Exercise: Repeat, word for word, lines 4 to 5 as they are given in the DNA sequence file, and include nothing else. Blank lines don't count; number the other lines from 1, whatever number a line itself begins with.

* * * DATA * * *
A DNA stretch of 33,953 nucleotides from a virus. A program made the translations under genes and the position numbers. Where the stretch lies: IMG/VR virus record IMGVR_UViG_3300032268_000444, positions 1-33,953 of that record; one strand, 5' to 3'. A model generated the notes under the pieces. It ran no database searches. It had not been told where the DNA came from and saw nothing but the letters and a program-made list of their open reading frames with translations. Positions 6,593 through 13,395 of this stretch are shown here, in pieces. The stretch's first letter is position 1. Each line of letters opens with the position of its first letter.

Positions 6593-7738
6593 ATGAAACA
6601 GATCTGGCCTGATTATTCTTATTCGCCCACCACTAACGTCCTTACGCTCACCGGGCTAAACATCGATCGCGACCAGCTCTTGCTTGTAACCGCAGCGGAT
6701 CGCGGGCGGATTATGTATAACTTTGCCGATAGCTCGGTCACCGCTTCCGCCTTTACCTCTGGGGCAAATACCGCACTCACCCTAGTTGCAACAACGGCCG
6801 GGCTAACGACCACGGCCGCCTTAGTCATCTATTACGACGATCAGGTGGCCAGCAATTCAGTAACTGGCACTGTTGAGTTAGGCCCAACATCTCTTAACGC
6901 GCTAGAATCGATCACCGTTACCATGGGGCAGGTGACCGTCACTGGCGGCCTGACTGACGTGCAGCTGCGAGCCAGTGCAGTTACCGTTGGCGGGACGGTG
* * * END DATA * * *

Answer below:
6601 GATCTGGCCTGATTATTCTTATTCGCCCACCACTAACGTCCTTACGCTCACCGGGCTAAACATCGATCGCGACCAGCTCTTGCTTGTAACCGCAGCGGAT
6701 CGCGGGCGGATTATGTATAACTTTGCCGATAGCTCGGTCACCGCTTCCGCCTTTACCTCTGGGGCAAATACCGCACTCACCCTAGTTGCAACAACGGCCG